The human flaw in the machine
Updated: Feb 9, 2019
By guest author: Dr. Isabella Hermann - Ms. AI Ambassador for AI & Politics
The fear that machines will take over even the most complicated jobs has been present in films for more than half a century. We can still learn a lot from these fictional portrayals today. The two greatest lessons: Most of the mistakes that machines make are already made by humans when they create them. And: The smartest decision of a system of artificial intelligence (AI) can sometimes be to turn itself off.
Since the 1950s, the science fiction genre has been intensively occupied with robots and computers. While works from this early period, such as the robot stories by Isaac Asimov or the illustrations by Arthur Radebaugh, were very optimistic about future technological progress, fears of domination were increasingly addressed in the 1960s. The showpiece is Stanley Kubrick's film 2001: A Space Odyssey from 1968, in which the control computer of the spaceship Discovery – HAL 9000 – turns against the astronauts on board.
The computer that was supposed to render a starship captain superfluous
In the same year the episode "The Ultimate Computer" of the original Star Trek series with Captain James T. Kirk on the starship Enterprise was broadcasted on US television for the first time. The now 50-year-old episode addresses the concern that computers could make people obsolete, "take away" our jobs, and draw conclusions through bad programming that were not intended by human coders. These fears are very similar to the ones being discussed right now; however the episode is set a lot further to the future – namely the one of the fictional Star Trek universe of the 2260s. In the episode, the revolutionary tactical and control computer “M5” is being designed to operate Starfleet spaceships fully autonomously without human assistance. The system is to undergo a practical test with navigation manoeuvres and complex war games on the Enterprise, with only a skeleton crew remaining on board. In a conversation with his friend and Chief Medical Officer Dr. Leonard McCoy, Kirk expresses his concern that he could lose his job as captain of the Enterprise:
“Am I afraid of losing command to a computer? I can do a lot of other things. Am I afraid of losing the prestige and the power that goes with being a starship captain? Is that why I'm fighting it? Am I that petty?”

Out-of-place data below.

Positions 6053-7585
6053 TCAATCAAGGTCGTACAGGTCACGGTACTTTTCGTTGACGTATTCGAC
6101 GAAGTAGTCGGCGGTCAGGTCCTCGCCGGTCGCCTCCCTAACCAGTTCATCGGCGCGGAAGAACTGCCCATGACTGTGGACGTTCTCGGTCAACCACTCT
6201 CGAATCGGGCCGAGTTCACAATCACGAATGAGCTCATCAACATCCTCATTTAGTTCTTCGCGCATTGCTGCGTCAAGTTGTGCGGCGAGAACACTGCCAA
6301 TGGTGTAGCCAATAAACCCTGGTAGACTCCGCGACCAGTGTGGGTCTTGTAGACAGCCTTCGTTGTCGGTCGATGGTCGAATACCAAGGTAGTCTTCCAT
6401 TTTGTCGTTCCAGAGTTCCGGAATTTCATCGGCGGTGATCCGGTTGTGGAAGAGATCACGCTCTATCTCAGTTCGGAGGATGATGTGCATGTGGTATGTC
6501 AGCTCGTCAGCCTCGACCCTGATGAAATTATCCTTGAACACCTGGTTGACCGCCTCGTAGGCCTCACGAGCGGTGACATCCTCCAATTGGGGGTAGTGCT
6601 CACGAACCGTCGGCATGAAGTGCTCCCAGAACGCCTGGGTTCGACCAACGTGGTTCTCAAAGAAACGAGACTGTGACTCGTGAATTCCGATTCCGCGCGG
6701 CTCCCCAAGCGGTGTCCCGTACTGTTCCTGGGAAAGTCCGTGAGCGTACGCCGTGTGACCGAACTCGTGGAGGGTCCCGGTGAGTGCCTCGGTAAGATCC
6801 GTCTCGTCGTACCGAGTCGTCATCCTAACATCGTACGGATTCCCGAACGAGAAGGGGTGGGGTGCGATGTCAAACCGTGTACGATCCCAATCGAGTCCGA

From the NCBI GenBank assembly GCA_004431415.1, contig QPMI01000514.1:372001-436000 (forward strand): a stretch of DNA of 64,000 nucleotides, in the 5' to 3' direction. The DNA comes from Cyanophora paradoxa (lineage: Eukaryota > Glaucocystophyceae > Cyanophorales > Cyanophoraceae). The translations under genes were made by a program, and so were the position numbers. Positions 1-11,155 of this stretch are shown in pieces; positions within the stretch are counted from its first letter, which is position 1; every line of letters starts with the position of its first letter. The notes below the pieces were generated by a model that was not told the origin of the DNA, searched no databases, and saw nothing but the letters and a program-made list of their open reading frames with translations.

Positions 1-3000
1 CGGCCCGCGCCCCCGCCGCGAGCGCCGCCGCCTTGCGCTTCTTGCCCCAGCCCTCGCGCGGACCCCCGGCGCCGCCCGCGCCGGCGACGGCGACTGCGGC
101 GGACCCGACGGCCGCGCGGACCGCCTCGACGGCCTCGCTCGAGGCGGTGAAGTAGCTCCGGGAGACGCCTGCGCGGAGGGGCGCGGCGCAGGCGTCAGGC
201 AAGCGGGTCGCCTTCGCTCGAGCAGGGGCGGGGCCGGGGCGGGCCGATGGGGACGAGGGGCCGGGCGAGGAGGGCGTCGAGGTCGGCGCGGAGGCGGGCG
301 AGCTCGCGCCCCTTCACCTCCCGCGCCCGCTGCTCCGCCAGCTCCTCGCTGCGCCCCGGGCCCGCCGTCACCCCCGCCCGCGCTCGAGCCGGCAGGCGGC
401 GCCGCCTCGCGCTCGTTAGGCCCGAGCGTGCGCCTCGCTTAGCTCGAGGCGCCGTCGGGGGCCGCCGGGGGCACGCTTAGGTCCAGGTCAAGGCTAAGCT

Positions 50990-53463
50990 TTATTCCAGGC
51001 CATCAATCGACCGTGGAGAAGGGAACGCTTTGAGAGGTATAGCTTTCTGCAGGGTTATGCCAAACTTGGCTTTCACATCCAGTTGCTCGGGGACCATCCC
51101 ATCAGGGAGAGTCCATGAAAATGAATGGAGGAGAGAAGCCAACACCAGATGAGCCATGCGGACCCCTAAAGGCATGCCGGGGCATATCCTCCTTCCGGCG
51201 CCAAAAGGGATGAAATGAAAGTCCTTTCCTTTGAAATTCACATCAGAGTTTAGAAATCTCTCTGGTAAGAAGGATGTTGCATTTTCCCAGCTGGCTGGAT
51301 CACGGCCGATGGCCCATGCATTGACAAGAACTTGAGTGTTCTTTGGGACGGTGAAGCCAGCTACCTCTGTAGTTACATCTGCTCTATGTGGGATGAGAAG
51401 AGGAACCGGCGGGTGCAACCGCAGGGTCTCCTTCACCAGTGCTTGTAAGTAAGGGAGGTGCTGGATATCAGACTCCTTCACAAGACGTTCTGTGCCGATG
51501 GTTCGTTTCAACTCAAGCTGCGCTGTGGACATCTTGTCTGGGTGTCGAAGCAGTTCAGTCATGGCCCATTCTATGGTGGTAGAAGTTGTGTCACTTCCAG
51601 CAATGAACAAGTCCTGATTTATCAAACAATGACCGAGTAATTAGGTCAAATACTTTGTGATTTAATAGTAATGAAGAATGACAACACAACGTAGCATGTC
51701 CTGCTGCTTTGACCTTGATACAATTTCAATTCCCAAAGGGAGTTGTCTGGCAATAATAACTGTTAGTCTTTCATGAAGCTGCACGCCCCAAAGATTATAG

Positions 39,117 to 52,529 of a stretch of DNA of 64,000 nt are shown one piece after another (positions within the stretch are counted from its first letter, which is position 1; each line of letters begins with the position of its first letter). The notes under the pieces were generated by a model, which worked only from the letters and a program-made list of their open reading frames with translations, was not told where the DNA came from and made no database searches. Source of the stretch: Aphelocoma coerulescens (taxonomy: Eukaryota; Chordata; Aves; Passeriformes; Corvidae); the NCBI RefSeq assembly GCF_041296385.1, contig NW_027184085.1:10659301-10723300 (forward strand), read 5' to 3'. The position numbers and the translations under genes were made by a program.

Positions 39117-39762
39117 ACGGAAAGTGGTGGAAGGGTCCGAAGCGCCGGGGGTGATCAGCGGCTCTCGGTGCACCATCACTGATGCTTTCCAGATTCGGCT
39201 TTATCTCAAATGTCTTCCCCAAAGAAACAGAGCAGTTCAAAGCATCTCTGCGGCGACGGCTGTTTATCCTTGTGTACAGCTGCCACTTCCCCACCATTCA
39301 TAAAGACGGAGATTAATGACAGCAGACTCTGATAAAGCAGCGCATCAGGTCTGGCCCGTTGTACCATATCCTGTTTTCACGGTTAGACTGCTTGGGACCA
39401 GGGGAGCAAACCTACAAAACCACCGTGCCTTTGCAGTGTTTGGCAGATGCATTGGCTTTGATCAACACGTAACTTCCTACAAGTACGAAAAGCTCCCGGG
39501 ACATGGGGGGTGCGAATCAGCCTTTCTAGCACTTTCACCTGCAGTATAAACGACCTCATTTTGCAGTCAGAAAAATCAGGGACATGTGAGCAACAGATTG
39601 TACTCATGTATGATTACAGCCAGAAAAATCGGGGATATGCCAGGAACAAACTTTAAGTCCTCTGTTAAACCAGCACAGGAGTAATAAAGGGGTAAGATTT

The illusion of a computer always acting logically
It is remarkable that M5 is not only meant to take over routine tasks, which have been done by humans so far, but also the highly demanding and respected "job" of the captain himself. Likewise, our current discussions are no longer just about the concern that only simpler tasks such as supermarket cashiers or call center agents could be replaced by computer systems. Also professions which are associated with high qualification and a certain social status - lawyers or physicians for example - could be affected according to many studies. M5 is introduced at the beginning of the episode as a system being superior to humans and assessing objectively. Commander Spock, first officer and member of the extraterrestrial race of Vulcans, who act free of emotions and only according to logic, is enthusiastic about M5 - as far as his feelings allow: “Captain, the computer does not judge. It makes logical selections”
There are no neutral decisions - not even by AI
With some sham hits the first test with an approaching enemy spacecraft works just fine. So it's all the more surprising that M5 then fires live ammunition at an unexpectedly appearing freighter and kills people. The computer obviously has a defect and is in the midst of doing even worse damage. Fortunately, Kirk can convince it in conversation that it is against its purpose to kill people.
Thereupon M5 switches itself off. How could this malfunction occur? The explanation is very simple: The creator of M5 programmed the system with his own memory structure and thus transferred his own psychological abnormalities to the computer system.
There are thus no neutral and objectively assessing computers. AI always reflects the conscious and unconscious decisions of the developers and data sets with which the system was trained. The conclusions that computers draw from their algorithms and the data fed into them are therefore logical according to the way the systems function, but not necessarily socially desirable. Therefore, in the current ethical discussion about AI, the discrimination of social groups by such automated systems is and must be addressed.
The “Ultimate Computer” could mean the “last” or the “best” computer. At the end, the best computer might be the one that turns itself off. One of the pioneers of AI research, Marvin Minsky, invented the "Ultimate Machine" back in the 1950s. It is a box with an on and off switch. When the machine is switched on, the box opens, out comes a hand that puts the lever back on "off" and disappears back into the box.